The use of a wireless connector 828 thereby enables a messaging system including a message server 820 to be extended so that each user's mobile device 816, 818 has access to stored messages of the message server 820. Although the systems and methods described herein are not restricted solely to a push-based technique, a more detailed description of push-based messaging may be found in the United States patent and applications incorporated by reference above. This push technique uses a wireless friendly encoding, compression and encryption technique to deliver all information to a mobile device, thus effectively extending the company firewall 808 to include the mobile devices 816, 818.

As shown in FIG. 8, there are several paths for exchanging information with a mobile device 816, 818 from the corporate LAN 806. One possible information transfer path is through the physical connection 824 such as a serial port, using an interface or connector 826. This path may be useful for example for bulk information updates often performed at initialization of a mobile device 816, 818 or periodically when a user of a mobile device 816, 818 is working at a computer system in the LAN 806, such as the computer system 822. For example, as described above, PIM data is commonly exchanged over such a connection, for example a serial port connected to an appropriate interface or connector 826 such as a cradle in or upon which a mobile device 816, 818 may be placed. The physical connection 824 may also be used to transfer other information from a desktop computer system 822 to a mobile device 816, 818, including private security keys (“private keys”) such as private encryption or signature keys associated with the desktop computer system 822, or other relatively bulky information such as digital certificates and CRLs, used in some secure messaging schemes such as S/MIME and PGP.

Private key exchange using a physical connection 824 and connector or interface 826 allows a user's desktop computer system 822 and mobile device 816 or 818 to share at least one identity for accessing all encrypted and/or signed mail. The user's desktop computer system 822 and mobile device 816 or 818 can also thereby share private keys so that either the host system 822 or mobile device 816 or 818 can process secure messages addressed to the user's mailbox or account on the message server 820. The transfer of digital certificates and CRLs over such a physical connection may be desirable in that they represent a large amount of the data that is required for S/MIME, PGP and other public key security methods. A user's own digital certificate, a chain of digital certificate(s) used to verify the user's digital certificate, and CRL, as well as digital certificates, digital certificate chains and CRLs for other users, may be loaded onto a mobile device 816, 818 from the user's desktop computer system 822. This loading of other user's digital certificates and CRLs onto a mobile device 816, 818 allows a mobile device user to select other entities or users with whom they might be exchanging secure messages, and to pre-load the bulky information onto the mobile device through a physical connection instead of over the air, thus saving time and wireless bandwidth when a secure message is received from or to be sent to such other users, or when the status of a digital certificate is to be determined.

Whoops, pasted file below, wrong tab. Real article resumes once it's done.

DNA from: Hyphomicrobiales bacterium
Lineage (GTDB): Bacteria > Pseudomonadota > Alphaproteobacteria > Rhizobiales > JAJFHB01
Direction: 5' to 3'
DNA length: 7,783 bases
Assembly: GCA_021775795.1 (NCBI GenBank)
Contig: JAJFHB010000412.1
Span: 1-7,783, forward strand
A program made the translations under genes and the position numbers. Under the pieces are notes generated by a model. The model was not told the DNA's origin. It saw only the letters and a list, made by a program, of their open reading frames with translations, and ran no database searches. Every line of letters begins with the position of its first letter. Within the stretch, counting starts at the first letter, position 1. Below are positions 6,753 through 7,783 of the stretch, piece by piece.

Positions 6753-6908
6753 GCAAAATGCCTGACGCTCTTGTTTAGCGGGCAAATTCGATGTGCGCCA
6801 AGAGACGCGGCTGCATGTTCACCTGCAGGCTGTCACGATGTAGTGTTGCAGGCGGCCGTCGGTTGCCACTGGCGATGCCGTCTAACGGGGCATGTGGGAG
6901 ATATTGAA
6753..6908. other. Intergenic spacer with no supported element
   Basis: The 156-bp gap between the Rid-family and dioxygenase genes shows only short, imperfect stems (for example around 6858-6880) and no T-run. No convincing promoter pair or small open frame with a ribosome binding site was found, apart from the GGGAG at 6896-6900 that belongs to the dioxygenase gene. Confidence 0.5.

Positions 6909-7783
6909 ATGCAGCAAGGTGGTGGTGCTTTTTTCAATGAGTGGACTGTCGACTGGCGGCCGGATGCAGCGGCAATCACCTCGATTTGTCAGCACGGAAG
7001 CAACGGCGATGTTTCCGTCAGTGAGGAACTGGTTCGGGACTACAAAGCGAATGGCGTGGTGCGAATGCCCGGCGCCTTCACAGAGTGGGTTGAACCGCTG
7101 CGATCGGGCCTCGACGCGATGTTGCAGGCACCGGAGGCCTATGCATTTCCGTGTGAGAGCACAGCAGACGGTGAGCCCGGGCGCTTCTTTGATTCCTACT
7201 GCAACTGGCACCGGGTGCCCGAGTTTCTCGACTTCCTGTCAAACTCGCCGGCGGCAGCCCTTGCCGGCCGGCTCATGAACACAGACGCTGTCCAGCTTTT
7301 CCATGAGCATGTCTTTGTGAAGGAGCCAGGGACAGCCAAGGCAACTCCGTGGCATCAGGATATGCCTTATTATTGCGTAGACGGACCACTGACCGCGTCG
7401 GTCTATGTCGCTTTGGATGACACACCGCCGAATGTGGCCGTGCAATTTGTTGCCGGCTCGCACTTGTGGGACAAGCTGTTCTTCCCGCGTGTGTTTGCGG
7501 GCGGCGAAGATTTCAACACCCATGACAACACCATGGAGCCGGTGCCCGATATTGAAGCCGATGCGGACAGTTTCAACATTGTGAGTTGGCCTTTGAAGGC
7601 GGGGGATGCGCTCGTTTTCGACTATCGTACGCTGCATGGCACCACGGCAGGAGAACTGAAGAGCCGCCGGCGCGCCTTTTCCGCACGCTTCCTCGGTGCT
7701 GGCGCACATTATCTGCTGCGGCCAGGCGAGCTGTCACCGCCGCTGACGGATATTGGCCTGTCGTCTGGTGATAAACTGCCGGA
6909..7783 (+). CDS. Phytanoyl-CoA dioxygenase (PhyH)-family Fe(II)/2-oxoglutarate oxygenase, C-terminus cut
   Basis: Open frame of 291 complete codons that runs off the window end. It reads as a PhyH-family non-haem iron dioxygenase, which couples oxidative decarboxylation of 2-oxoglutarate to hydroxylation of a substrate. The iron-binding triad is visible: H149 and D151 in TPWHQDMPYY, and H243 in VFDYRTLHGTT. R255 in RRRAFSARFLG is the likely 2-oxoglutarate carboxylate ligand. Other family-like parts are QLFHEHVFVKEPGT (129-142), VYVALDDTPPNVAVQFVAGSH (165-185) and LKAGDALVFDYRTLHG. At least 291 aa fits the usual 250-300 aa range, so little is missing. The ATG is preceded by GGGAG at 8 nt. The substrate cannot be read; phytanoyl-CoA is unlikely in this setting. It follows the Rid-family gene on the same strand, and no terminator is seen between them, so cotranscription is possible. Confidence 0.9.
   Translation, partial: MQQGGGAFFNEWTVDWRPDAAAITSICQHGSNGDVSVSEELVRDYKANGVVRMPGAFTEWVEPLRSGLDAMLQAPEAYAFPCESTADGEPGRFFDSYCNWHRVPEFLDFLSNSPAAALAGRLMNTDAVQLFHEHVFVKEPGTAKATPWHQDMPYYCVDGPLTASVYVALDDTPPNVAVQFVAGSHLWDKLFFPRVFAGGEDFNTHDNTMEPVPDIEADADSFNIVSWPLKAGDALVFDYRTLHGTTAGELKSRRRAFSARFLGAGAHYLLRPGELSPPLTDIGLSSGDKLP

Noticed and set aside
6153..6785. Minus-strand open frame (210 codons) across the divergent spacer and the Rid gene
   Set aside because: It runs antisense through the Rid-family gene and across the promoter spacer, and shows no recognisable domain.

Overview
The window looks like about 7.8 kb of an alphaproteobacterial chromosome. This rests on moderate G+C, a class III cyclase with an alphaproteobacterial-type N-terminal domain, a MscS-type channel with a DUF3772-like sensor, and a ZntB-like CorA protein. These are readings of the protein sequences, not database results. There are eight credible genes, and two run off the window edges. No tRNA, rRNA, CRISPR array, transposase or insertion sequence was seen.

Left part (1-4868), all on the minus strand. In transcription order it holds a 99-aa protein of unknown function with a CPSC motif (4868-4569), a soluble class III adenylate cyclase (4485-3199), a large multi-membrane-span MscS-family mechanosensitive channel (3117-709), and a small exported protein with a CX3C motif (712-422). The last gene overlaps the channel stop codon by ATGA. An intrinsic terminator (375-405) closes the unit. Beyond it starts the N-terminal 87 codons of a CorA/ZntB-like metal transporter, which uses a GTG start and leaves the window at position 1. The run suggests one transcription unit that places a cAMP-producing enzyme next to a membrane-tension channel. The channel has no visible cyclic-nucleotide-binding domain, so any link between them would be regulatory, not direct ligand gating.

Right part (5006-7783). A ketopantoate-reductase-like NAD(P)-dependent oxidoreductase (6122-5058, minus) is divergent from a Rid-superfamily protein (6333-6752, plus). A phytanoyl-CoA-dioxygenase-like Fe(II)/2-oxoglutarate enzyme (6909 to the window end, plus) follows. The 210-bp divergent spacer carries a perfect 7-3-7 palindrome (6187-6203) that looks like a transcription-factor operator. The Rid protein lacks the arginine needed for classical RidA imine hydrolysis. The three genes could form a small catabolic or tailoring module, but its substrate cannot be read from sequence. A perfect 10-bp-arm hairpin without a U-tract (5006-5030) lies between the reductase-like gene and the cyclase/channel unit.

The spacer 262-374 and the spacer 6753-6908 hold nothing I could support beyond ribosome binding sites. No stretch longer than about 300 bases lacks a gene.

In known “synchronization” type wireless messaging systems, a physical path has also been used to transfer messages from mailboxes 819 associated with a message server 820 to mobile devices 816 and 818.

Another method for data exchange with a mobile device 816, 818 is over-the-air, through the wireless connector system 828 and using wireless networks 812, 814. As shown in FIG. 8, this could involve a Wireless VPN router 832, if available in the network 806, or, alternatively, a traditional WAN connection to wireless infrastructure 810 that provides an interface to one or more wireless networks 812, 814. The Wireless VPN router 832 provides for creation of a VPN connection directly through a specific wireless network 812 to a wireless device 816. Such a Wireless VPN router 832 may be used in conjunction with a static addressing scheme. For example, if the wireless network 812 is an IP-based wireless network, then IPV6 would provide enough IP addresses to dedicate an IP address to every mobile device 816 configured to operate within the network 812 and thus make it possible to push information to a mobile device 816 at any time. A primary advantage of using a wireless VPN router 832 is that it could be an off-the-shelf VPN component which would not require wireless infrastructure 810. A VPN connection may use a TCP/IP or UDP/IP connection to deliver messages directly to and from a mobile device 816.